Beetle & Byte

Helping Insects Flourish

Dutch design firm, Atelier Boelhouwer, and its principal designer, Matilde Boelhouwer, have set about bringing more blooms to urban spaces with the creation of the series Insectology: Food for Buzz.

The series includes artificial flowers that continuously provide a source of food through a self-sustaining system. These flowers will provide emergency nourishment to bees, bumblebees, hoverflies, butterflies, and moths all of whom are pollinators.


The Perennial Bad UX

Transportation kiosks worldwide seem to share the same affliction of bad user experience. At a time when people are rushing from one place to another, these interfaces steal precious seconds and minutes.

The worst I ever experienced was in Portland. A parking kiosk required that you enter your license plate with a numeric pad, yet it didn’t provide any key for what letters correspond to what numbers. I had to reference the numeric pad on my phone to figure it out.

Images are from a Twitter thread initiate by Bobby Goodlatte.

Morning Walk

Snail on pavement

While I have time off from work, I’m trying to build better habits, one of which is a morning walk. Yesterday, as the evening’s rain began to burn off, I startled myself by very nearly stepping on this little fellow. When I’d completed my loop, I was happy to see he made it beyond the danger zone of the sidewalk. Hopefully, he too was well on his way to a good day.

Learning to Satisfice

Recognizing that inflection point — the point at which our continuing to rework our work reaches a law of diminishing returns — is one of the hardest skills to learn, but also one of the most necessary.

Dr. Alex Lickerman, Psychology Today

via New York Times


One of my favorite travel activities is to tour the local street art. You get to see beautiful—and sometimes not-so-beautiful—pieces while also discovering parts of a city you wouldn’t typically encounter. I also appreciate how ephemeral it is. What I see one day may be completely different another.

In this episode of 60 Minutes Overtime, Anderson Cooper interviews the street artist, JR. His work has appeared in over 140 countries and recently he’s extended it through his Inside Out Project to give others the opportunity to create their own street art.

JR uses the technique of flyposting, or wheatpaste posters, to affix multi-story photographs on buildings, cargo containers, city streets, and much more. His subjects are often local people for whom he’s trying to give dignity through representation. He does this in contrast to commercial advertising that is more likely to depict a idealized and unattainable life.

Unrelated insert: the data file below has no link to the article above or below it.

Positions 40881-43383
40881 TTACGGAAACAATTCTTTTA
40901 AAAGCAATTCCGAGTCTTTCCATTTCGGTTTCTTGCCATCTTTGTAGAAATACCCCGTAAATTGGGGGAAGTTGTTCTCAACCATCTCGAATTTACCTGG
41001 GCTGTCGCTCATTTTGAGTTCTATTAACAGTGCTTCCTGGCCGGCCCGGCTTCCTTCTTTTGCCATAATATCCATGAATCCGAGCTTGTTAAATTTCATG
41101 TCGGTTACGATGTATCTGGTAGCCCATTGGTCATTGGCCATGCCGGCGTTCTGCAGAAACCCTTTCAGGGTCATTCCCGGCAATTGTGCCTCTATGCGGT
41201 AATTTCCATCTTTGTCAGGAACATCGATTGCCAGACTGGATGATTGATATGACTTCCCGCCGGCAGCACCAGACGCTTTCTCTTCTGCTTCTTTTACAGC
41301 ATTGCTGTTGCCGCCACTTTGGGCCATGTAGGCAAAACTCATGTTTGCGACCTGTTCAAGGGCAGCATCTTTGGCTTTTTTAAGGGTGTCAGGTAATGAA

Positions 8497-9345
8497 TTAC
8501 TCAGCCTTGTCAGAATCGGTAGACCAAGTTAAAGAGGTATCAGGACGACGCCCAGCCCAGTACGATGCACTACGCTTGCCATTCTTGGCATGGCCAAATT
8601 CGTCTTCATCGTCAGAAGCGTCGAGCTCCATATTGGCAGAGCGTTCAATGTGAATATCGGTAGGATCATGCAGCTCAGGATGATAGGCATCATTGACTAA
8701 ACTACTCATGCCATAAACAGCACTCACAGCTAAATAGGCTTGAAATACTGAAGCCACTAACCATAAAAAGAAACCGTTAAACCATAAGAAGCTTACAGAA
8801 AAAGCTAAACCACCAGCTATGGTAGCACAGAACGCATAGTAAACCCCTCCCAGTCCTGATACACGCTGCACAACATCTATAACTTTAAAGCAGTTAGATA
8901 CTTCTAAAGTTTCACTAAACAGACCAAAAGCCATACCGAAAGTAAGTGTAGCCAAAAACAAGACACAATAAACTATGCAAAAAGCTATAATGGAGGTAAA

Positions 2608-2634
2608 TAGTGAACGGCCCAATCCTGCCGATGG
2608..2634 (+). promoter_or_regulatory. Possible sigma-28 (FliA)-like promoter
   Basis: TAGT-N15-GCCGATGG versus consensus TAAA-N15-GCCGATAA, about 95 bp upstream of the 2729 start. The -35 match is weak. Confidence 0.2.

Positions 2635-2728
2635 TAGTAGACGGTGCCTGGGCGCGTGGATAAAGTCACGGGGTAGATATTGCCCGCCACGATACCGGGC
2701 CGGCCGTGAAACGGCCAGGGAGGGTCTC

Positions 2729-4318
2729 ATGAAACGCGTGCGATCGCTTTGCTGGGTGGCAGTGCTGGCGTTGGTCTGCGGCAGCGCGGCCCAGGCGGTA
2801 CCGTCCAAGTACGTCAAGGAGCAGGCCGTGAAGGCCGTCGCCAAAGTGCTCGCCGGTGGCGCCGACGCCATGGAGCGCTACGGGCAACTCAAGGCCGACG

Just a few of his projects below.

Installation along the Mexico / U.S. border
Installation in Shanghai, China
Installation in the Flatiron Plaza, NYC
Installation in Ile Saint-Louis, Paris
Installation on a train passing by a Nairobi shanty town

A Little Surplus of Gratitude

Do I have my griefs and losses, my regrets and disappointments? Of course I do. But I’ve found that being grateful, though this is something of a cliché, offers great comfort to me, and could for you too. For cultivating gratitude for the good stuff in our lives, being aware of and even counting our blessings, brightens our view of who we are and where we are in the world—and can make us happier.

I’ve found that a little surplus of gratitude often has downstream effects, helping us become more tolerant, less judgmental, more forgiving of family and friends when they annoy or neglect us, hurt our feelings, or let us down. It’s tempting to add up their failures and flaws and compare them with our far superior selves, but we make a big mistake if we do. For while most of the folks in our life can, on occasion, be pains in the ass, so—let’s face it—can I and so can you. Figuring out that we, like they, are in need of a lot of acceptance and forgiveness can make for a happier old (or any) age.

Judith Viorst

via Girls’ Night In